What can we do?

The National Museum of Computing is a museum of ‘computing’ not just ‘computers’.

So, you can see lots of computers, but there are plenty of opportunities to learn about software, what each computer was originally used for, and the people involved in its development and use.

Explore our website to find out more about the exhibits on display.

Learning visits

We offer three different visits for schools; our full day of activities 'Computing History: A hands-on introduction' is the most popular. Alternatively we can offer afternoon taster visits, the longer 'Colossus and the beginnings of computing', or a shorter Tunny and Colossus tour.

Computing History: A hands-on introduction:

We want you and your students to get the most from the duration of your visit and will try to accommodate the focus of your visit, subject to the availability of resources and volunteer staff.

All groups attend a short presentation on arrival which will include an introduction to the Museum with object handling and a cipher activity.

The group will visit The Tunny and Colossus galleries to better understand the reason for building one of the world's first computers, including seeing the 1944 Colossus Mk II working rebuild. The group will visit the First Generation Gallery and see the working WITCH computer and the EDSAC reconstruction. They will also visit the Large Systems Room and the PC Gallery, where they will have time to play on our vintage games. Groups will be offered a choice of themes in each gallery to tailor their visit more closely to their current topics.

Students will then have the chance to take part in two workshops; the first programming the game Snake on BBC Micros and then hacking it, the second creating their own version of Siri based on the Turing Test.

A short break (typically 30mins) is provided for lunch.

Tours and activities are accompanied by our Museum Learning Guides, who facilitate the sessions.

We encourage groups to prepare for their visit and have a focus for their exploration. If you wish to provide your group with tasks to perform at each exhibit or to address them yourself, we are happy to accommodate you. Please let us know of your arrangements so we can adjust times accordingly.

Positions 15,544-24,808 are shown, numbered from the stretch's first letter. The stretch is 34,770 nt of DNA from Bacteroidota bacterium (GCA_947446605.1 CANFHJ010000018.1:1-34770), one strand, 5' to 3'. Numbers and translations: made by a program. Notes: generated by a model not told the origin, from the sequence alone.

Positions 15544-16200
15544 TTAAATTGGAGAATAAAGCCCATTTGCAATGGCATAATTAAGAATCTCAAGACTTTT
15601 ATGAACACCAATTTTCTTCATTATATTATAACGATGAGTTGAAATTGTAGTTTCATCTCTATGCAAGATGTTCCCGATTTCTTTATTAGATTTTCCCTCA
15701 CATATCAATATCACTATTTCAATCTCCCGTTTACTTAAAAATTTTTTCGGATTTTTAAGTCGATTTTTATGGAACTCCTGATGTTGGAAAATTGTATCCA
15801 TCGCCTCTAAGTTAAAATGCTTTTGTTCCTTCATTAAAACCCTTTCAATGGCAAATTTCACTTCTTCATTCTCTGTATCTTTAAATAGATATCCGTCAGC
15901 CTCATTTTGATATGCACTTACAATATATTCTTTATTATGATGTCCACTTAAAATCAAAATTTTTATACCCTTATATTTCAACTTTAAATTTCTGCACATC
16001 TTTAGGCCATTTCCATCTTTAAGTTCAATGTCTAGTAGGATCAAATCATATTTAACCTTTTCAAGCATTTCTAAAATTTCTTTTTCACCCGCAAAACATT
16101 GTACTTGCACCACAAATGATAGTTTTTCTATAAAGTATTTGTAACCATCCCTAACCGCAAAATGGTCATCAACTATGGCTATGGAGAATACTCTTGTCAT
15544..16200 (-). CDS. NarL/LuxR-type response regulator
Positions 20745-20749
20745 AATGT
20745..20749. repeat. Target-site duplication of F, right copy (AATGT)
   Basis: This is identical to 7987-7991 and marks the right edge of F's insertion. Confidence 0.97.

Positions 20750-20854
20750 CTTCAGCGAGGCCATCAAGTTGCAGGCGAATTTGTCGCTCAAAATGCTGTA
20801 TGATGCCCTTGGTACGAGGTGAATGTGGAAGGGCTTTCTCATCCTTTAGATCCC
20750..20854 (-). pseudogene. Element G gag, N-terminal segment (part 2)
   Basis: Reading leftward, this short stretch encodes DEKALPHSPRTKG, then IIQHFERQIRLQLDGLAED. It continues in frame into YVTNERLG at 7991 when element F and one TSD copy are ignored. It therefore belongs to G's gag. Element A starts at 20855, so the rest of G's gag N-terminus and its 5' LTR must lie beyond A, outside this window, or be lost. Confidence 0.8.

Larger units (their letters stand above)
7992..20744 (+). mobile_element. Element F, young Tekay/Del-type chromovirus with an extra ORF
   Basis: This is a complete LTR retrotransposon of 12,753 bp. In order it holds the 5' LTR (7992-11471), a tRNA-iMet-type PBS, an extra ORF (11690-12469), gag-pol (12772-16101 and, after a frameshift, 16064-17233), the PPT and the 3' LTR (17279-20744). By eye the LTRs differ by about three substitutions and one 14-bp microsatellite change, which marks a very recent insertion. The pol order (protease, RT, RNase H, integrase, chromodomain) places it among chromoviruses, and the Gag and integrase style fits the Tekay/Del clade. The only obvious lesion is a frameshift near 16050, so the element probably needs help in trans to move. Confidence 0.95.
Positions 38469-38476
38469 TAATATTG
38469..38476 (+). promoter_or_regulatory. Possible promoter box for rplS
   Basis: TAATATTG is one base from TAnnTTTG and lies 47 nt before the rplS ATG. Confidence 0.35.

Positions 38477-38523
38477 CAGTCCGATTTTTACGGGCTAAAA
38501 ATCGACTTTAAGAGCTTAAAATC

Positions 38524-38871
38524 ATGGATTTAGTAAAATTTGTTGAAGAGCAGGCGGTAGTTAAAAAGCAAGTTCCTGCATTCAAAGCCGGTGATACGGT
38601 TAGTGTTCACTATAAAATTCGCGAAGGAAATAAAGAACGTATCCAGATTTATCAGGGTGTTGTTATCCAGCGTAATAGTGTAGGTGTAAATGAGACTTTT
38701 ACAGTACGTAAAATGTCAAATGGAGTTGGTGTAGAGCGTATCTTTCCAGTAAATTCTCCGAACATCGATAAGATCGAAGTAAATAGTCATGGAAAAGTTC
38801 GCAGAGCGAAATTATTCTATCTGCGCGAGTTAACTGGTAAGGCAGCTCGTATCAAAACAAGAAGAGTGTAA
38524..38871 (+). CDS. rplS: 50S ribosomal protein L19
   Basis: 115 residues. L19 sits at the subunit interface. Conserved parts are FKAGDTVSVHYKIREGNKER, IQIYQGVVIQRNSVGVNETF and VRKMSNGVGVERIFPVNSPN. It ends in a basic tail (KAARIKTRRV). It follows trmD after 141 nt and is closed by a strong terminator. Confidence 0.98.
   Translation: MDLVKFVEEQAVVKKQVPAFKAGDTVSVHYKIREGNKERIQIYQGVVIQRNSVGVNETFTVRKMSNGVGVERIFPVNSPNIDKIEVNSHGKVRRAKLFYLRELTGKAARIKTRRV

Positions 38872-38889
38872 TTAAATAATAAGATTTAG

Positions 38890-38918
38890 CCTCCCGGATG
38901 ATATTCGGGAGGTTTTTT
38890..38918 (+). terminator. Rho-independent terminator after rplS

Sessions last for 4 hours. Groups arrive at 10, 10.30, or 11am, departing at 2, 2.30, or 3pm respectively. We are happy to accommodate for some variation in these times given sufficient notice.

Afternoon visits to The National Museum of Computing

Do you want to take your students for a taster visit to TNMOC in afternoon, perhaps after a visit to the Bletchley Park Trust? We have some spaces after 3pm, after our other school visits.

The National Museum of Computing runs a very successful learning programmes for schools and other academic groups. We often receive requests for late afternoon visits, especially from groups who have just visited the Bletchley Park Trust.

Our taster visits are not a substitute for a full learning visit, but they do allow students to see some startling historic exhibits like the rebuild of the code-breaking Colossus computer, the world’s first electronic computer, and BBC micros that launched a generation of programmers in the 1980s.

There are two main options:

  • On a Tuesday, Wednesday and Friday, we can offer a tour of the Tunny and Colossus galleries. This continues the Second World War story from Bletchley Park Trust, and Colossus is the world’s first electronic computer. This costs £3 per person and takes approximately 30 minutes.
  • On a Monday and Thursday, we can offer Colossus and the beginnings of computing visit. This consists of a tour of the Tunny and Colossus galleries, plus the WITCH (the world’s oldest original working computing) and one workshop. There is a choice of workshops; either programming and hacking the game Snake on 1980s BBC Micros, or creating your own version of Siri based on the Turing Test. The cost for this option is £8 per person and lasts approximately 90 minutes

To enquire about any of these visits please email education@tnmoc.org

Access to the Museum’s library and archive is restricted to students aged 18 or over and is by prior arrangement.